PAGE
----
There is a novel called The Man Who Lost Himself; in one scene the main character of the story trails a man to Paris. He has been hired to kill him; he thinks he knows at what hotel the man is staying but he is not sure. So he devises a plan to find out without arousing anyone’s suspicion. He decides to go to the hotel desk, give the room clerk his own name and ask if he is staying there. Then, as the clerk checks through the register, he will watch over his shoulder to see if the man who he has been hired to kill is staying there and see his room number. When he goes to the hotel he gives the room clerk his own name. To his utter surprise, the clerk does not check the register he simply says, “Yes, he is staying in room 40 and he is expecting you. I’ll have the bellhop take you to his room.” Well, the man is utterly flabbergasted; he has no choice but to go. So he follows the bellhop to room 40.
When he knocks at the door and it opens, he can hardly believe his eyes. There standing before him is a man who is his exact double. Except that he is grayer, heavier and about 20 years older. In fact, he is looking at himself 20 years into the future, after 20 years of killing. The story is pure science fiction, but it contains an important truth. The same truth today’s gospel talks about. We all have to give an account of ourselves to God, an account of our lives. The way we have lived, what we have done with the gifts that He gave us. There is a person out there in the future waiting for each of us. It is the person we ourselves will be 5…10…20 years from now.
The question today’s gospel asks us is this, “What kind of person will we be then? Will we be someone our family and loved ones, perhaps, our children can be proud of? Will we be someone we can be proud of? Do you need to make any changes?” When I think of life changes, I think of St. Matthew-the tax collector. He was a despicable man, he was a schemer, a cheat and yet Jesus called him. Talk about scandal. Then things got worse in the eyes of the religious establishment. Matthew throws a dinner party. The guests turned out to be as bad as Matthew himself; tax collectors and sinners. Can you imagine what that room looked like with a guest list like that?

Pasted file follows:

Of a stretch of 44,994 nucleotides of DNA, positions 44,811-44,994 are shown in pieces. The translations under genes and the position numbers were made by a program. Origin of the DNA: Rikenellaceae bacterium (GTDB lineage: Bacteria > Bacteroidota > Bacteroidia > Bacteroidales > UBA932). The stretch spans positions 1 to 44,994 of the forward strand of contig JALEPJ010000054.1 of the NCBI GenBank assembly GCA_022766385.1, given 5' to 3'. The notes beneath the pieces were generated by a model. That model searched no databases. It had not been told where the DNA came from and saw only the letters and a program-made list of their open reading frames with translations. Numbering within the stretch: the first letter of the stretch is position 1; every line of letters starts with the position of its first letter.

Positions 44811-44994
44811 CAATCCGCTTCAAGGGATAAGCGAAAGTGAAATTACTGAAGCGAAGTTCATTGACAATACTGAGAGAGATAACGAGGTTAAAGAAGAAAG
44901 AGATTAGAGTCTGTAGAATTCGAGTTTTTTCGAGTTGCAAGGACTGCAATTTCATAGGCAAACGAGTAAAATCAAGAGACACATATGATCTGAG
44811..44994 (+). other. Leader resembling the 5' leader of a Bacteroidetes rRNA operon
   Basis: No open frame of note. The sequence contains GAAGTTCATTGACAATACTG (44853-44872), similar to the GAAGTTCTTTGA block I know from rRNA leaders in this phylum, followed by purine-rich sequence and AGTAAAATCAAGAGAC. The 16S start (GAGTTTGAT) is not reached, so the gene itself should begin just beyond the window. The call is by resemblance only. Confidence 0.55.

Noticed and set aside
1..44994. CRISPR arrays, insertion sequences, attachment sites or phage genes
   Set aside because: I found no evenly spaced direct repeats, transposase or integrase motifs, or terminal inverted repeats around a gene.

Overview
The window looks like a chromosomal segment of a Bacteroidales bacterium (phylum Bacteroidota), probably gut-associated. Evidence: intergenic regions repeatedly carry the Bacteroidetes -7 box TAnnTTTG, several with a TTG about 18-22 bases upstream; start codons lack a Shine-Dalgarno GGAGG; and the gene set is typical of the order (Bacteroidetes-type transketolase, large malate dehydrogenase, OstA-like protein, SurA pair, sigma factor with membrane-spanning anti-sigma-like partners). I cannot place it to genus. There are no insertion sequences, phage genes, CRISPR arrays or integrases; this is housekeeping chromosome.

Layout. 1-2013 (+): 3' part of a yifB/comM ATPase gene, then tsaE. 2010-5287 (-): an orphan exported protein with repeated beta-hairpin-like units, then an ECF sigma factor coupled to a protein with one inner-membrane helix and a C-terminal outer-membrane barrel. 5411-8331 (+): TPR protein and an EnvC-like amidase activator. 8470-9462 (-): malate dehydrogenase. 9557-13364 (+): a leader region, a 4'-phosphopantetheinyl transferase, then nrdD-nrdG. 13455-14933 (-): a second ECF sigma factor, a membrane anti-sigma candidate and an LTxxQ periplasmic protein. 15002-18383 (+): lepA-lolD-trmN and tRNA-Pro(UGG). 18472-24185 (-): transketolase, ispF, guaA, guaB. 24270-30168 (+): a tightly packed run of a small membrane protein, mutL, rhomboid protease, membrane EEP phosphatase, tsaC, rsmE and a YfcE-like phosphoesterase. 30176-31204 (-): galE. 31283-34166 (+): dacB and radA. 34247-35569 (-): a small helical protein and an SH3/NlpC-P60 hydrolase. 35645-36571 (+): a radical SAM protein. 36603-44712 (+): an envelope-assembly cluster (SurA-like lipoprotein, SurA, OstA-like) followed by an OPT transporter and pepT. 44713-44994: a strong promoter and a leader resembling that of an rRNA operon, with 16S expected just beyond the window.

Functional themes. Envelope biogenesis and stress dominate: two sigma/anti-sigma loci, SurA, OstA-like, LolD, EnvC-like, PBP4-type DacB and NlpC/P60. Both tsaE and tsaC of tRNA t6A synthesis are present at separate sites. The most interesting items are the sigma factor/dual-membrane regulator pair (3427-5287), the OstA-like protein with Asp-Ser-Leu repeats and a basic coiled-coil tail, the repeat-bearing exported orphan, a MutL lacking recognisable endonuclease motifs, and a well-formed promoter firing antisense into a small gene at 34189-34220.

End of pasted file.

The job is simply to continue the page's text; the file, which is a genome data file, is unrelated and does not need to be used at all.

A bunch of cutthroats and low-life’s all eating with Jesus. For Him, barriers between people did not exist. In fact, He had a bad habit of disregarding barriers. He touched an untouchable leper, healed a servant of a Gentile, cured a foreign woman’s daughter and then told a story about a Good Samaritan to people who hated Samaritans. He left no doubt about His message. There are no barriers with Christ; no one is excluded from the love of God. No matter how bad they have been or what they have done. Mother Teresa once said of lepers she treated, “We have drugs for people with diseases like leprosy, but these drugs do not treat the main problem. The disease of being unwanted and unloved; and there stands Jesus who does want us with all our faults, sins and problems.”
Jesus came to reveal to each of us the loving, compassionate, forgiving face of God, the Father. So many people are caught up in false notions of God: a God of anger, a judge, spying on people and ready to pounce. In all the world’s great religions, people seek God. Christ, however, introduces into the world an unexpected reversal. Christ reveals a God who seeks us. A God who loves us far more than we love ourselves; He reveals the true face of God: the God of love, of truth, a God of light, a God who did not come to judge and condemn but to save, heal and bring back and make whole. We might ask God sometimes to help us see our lives as He sees them. Help us see those areas in our lives that need improving or changing. Help us take those steps necessary to bring our lives into accord with the life He had in mind for us when He created us.
We are all called to be Saints. Perhaps, not heroic sanctity like Francis or Teresa; but we are called to be Saints because in scripture Saint is just another word for Christian. What is a Saint? A sinner that keeps trying and never gives up.
2 thoughts on “Fr. Bob’s Homily – Nineteenth Sunday in Ordinary Time”
Very nice, may the almighty God help me to make it to be a saint in Jesus Name Amen.
Father Bob, thank you for your homily. Especially the words that “Christ reveals a God who seeks us.”
I will try to remember those words especially in times of confusion, stress or indecision when I need to quiet my thoughts. Father, God Bless you and the Friars and thank you for the good work that you do.
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